markets & market towns
East of England
discover...Shropshire / OswestryShropshire markets & market Towns
Market Drayton a market - so good that the town was named after it. Has been the home of gingerbread for the last 200 years. In the past, not content with rum in their secret recipe, decadent Draytonians dunked it in port. It is reputed to have curiously restorative powers.
A Saxon settlement referred to as Draitune in the Domesday Book and granted its market charter by Henry III, it has been home to one of the liveliest street markets ever since.
Every Wednesday Cheshire Street, the main road through the town, is closed off to allow local stallholders to set up and sell their wares. You’ll find everything from clothing and electrical goods to linens and products for pets. There is also much local, fresh produce that is ideal to liven up your dinner plate.
Oswestry has become a natural setting for a vibrant market town and today has the largest street market in the Borderlands, with more than its fair share of specialty shops and eateries jostling with the market stalls showing what a truly vibrant market town should be.
You will notice the influence of Wales is still strong and you’ll hear a distinct fusion of languages as you walk around.
You’ll also see it reflected in the unique creativity of the local arts and crafts.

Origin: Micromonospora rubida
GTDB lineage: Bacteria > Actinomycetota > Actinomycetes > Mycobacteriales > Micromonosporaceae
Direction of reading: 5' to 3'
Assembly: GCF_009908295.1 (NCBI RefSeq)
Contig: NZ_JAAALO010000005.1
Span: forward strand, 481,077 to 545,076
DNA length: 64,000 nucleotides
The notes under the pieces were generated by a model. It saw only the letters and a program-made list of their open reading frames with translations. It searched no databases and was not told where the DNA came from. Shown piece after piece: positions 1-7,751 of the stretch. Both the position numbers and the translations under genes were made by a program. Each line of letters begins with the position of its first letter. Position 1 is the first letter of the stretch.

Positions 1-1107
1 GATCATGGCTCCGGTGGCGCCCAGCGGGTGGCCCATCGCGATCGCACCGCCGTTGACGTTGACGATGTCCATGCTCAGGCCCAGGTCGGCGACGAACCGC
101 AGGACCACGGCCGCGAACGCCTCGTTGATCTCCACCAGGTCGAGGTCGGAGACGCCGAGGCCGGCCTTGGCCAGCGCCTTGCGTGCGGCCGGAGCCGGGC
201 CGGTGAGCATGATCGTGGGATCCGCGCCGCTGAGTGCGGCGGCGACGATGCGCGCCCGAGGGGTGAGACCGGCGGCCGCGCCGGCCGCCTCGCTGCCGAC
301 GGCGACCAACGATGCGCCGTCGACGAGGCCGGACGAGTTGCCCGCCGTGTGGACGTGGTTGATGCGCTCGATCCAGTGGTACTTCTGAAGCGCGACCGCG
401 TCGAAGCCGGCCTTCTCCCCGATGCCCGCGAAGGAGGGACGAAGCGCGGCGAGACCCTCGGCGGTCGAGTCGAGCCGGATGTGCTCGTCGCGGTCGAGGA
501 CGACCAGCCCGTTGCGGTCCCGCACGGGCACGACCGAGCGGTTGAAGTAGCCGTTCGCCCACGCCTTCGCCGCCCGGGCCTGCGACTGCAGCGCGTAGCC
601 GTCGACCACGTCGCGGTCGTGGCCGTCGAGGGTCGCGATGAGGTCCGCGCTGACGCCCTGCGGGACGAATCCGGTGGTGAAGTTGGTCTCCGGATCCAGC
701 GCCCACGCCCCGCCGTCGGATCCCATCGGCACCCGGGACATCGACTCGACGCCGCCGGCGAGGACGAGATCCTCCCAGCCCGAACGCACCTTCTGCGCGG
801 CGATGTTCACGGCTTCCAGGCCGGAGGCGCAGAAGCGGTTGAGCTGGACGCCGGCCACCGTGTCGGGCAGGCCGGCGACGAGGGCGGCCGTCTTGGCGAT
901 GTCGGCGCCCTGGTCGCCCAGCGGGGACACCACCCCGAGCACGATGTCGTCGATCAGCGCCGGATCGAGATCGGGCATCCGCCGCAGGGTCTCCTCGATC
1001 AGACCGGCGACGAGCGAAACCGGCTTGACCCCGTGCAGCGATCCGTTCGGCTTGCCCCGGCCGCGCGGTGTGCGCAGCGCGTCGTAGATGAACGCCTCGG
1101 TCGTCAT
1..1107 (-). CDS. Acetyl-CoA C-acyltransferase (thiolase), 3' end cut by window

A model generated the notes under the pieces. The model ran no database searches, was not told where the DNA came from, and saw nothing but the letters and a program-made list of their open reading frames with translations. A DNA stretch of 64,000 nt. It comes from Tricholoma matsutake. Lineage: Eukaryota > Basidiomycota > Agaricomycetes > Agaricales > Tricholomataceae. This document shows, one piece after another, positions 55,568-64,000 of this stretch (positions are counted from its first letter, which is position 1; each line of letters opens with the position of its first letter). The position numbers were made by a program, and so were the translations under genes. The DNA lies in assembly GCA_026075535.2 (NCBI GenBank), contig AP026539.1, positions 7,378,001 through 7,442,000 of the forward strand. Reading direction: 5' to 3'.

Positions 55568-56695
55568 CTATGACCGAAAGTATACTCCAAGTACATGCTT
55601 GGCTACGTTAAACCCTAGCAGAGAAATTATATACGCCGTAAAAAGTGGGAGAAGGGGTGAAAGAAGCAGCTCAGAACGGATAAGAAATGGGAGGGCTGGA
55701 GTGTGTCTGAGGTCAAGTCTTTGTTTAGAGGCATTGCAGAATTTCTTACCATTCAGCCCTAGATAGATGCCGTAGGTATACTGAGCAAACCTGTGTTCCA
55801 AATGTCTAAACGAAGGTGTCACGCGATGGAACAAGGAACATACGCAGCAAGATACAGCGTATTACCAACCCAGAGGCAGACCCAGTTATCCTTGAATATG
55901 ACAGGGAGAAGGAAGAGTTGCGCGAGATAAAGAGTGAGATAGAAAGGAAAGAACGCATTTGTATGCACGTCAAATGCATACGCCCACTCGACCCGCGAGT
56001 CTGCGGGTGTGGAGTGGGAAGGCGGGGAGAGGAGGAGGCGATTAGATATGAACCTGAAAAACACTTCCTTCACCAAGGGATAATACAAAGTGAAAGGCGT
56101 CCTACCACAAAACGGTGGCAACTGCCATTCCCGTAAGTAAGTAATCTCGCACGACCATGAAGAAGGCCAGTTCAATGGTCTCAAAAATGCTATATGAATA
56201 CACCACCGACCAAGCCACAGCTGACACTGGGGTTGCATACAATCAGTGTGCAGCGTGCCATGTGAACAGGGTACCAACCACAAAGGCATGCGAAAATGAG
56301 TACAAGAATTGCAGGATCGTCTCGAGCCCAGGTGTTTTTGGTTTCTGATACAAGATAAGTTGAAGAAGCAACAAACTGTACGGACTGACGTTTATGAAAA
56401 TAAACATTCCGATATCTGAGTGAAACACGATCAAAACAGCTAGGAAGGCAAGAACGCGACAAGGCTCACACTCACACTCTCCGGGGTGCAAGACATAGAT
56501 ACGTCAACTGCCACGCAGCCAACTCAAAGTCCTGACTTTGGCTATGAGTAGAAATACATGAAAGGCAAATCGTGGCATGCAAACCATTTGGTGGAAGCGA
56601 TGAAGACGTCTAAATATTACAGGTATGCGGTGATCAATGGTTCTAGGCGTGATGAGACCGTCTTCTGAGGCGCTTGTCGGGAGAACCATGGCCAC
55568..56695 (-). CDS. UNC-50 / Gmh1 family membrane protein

Shrewsbury, is Shropshire’s county town, founded by the Saxons and most extensively developed by the Tudors it lies within a giant loop of the river Severn and is famed for its castle, spires, abbey, parklands and half-timbered medieval houses.
But while you marvel at all those gorgeous black & white buildings, let’s not forget that most of them remain just what they’ve always been shops. And that the Shrewsbury variety of shop tends to be quirkier and more interesting than elsewhere.
History abounds those who visit Bridgnorth. Thomas Telford’s church of St Mary Magdalene sits grandly next door, while the timber-framed Town Hall set on high brick piers, interrupts the traffic flow in the High Street. The redundant but revered St Leonard’s Church set in its own cathedral-like close provides calm away from the hustle and bustle of the town.
The medieval Northgate, which houses the Northgate Museum stands guard at one end of the High Street whilst the Italianate splendour of the New Market Buildings with its Childhood and Costume Museum stands at the other.